Who Am I?

The end of the academic year approaches and my seniors are excited at the prospect of entering “the real world”, but also apprehensive in some cases.  Being in their parents’ home and having their days all planned and scheduled for the past 12 years has them wondering who they are now.  At some point in all our lives, or perhaps at many points, we ask the same question, “Who am I now?”” At times like these, we are looking beyond the superficial, beyond our names and the names of the cities and states we came from, into the layers beneath our surface identities. We feel the need for a deeper sense of purpose in our lives, or we may be ready to accommodate a more complex understanding of the situation in which we find ourselves. Whatever the case, the question of who we are is a seed that can bear much fruit.
This questioning can send us on an exploration of our particular giftedness, of our dreams, of our deep vocation in God’s dream of who He wants us to become.  It can call us to take up new ways of meditating or journaling in order to discover that voice deep within us that seems to know the answers to our multitude of questions. It can draw our attention so deeply inward that we find the spark of Spirit that connects us to every living thing in the universe. One Hindu tradition counsels its practitioners to ask the question over and over, using it as a mantra to lead them inevitably into the heart of the divine.
While there are people who seem to come into this world knowing exactly who they are and why they are here, for the most part the human journey appears to be very much about asking this question and allowing its answers to guide us. So when we find ourselves in the heart of unknowing, we can have faith that we are in a very human place, as well as a very divine one. “”Who am I?” is a timeless mantra, a Zen koan ultimately designed to lead us home, into the part of our minds that finally lets go of questions and answers and finds instead the ability to simply be.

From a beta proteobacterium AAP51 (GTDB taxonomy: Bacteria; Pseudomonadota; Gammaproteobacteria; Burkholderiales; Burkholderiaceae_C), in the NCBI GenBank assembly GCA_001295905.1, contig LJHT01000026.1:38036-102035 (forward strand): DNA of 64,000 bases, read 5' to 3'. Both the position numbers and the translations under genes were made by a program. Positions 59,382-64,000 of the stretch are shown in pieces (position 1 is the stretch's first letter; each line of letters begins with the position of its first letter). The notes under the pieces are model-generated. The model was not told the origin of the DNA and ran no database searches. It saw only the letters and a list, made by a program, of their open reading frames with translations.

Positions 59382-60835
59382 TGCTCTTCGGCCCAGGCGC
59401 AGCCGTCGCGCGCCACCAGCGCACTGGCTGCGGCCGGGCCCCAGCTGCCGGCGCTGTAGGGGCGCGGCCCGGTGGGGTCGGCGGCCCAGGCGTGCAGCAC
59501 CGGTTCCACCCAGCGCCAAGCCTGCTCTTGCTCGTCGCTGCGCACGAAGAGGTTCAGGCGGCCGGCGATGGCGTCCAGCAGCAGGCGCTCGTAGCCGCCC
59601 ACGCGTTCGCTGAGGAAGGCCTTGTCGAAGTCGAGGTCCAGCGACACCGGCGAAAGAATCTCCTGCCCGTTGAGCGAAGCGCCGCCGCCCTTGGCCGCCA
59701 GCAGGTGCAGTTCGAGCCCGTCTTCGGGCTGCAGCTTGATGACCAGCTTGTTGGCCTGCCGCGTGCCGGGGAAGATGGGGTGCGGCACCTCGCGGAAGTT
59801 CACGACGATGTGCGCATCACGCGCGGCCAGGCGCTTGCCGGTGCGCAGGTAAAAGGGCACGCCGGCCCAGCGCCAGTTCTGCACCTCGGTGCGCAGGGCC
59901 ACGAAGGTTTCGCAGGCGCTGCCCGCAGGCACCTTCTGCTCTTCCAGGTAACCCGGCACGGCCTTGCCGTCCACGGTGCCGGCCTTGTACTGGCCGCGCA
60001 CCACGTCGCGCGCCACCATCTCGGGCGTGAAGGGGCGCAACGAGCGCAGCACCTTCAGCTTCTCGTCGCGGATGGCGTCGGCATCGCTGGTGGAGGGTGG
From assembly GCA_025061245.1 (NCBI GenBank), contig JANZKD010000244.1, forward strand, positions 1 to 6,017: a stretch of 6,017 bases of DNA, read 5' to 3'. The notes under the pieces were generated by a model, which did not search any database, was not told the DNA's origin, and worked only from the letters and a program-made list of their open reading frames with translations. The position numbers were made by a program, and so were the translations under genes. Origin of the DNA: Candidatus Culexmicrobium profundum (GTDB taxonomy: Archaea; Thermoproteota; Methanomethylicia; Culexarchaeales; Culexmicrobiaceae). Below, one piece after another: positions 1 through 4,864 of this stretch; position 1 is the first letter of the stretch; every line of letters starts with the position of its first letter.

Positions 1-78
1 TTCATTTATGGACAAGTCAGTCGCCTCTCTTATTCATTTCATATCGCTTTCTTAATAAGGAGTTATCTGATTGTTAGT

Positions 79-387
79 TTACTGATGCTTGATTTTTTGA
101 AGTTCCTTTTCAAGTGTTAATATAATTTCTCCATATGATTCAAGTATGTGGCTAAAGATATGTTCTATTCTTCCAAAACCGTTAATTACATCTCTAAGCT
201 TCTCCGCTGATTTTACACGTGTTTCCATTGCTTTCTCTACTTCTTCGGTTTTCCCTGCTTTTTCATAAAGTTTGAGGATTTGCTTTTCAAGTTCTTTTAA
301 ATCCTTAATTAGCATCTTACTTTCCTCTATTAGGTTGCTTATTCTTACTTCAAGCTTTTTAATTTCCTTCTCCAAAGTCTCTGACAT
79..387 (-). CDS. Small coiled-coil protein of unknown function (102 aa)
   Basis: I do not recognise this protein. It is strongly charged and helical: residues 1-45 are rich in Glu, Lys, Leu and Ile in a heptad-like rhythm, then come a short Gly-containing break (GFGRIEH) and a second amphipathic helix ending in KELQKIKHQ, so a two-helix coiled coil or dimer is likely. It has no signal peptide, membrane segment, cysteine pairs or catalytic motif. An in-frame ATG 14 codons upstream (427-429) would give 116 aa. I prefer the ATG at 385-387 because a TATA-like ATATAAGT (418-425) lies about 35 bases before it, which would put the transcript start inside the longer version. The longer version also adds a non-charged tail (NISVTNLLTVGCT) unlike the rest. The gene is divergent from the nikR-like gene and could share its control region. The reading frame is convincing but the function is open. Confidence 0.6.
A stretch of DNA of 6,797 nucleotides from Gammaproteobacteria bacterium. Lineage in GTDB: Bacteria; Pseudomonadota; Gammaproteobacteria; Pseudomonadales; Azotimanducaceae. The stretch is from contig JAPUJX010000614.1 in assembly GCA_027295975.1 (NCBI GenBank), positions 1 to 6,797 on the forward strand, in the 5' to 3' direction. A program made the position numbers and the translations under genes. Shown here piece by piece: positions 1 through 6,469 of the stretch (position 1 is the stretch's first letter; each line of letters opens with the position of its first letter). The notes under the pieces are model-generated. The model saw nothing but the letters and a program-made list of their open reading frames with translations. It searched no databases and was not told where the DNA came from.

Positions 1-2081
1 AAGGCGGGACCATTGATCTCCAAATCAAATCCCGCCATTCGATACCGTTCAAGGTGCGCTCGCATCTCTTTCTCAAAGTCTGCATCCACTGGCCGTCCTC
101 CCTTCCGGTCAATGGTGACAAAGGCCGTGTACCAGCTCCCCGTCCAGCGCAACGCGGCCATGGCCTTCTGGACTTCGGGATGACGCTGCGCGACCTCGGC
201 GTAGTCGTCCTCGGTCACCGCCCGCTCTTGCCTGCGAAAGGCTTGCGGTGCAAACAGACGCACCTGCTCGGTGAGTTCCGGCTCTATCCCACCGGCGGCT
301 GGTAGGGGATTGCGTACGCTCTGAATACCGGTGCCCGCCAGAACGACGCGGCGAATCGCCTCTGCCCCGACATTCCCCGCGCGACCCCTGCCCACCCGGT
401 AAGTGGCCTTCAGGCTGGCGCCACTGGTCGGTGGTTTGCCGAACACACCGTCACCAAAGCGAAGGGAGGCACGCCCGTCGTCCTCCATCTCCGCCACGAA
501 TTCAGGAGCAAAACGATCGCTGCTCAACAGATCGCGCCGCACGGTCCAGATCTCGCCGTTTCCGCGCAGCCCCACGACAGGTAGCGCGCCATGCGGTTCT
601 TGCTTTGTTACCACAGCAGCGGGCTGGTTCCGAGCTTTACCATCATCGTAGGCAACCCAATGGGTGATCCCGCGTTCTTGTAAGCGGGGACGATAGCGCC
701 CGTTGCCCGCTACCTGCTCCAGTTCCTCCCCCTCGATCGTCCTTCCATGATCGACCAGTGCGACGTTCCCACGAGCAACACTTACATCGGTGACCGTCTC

Advertisements

About frmichelrcc

I have a degree in religious studies from the University of Wisconsin, did graduate work in theology at St. Norbert College, De Pere, Wisconsin, and also at St. Paul's University in Ottawa. I have been a Benedictine since I first professed as an oblate in 1982, making final profession in 2009. I have worked as vocations director in a large diocese in the mid-west and am a spiritual director in the Benedictine tradition. I have 3 sons, one of whom is now in God's loving embrace in eternity, and 2 grandsons, Bradley and Jacob.
This entry was posted in Becoming "Church". Bookmark the permalink.

Leave a Reply

Fill in your details below or click an icon to log in:

WordPress.com Logo

You are commenting using your WordPress.com account. Log Out / Change )

Twitter picture

You are commenting using your Twitter account. Log Out / Change )

Facebook photo

You are commenting using your Facebook account. Log Out / Change )

Google+ photo

You are commenting using your Google+ account. Log Out / Change )

Connecting to %s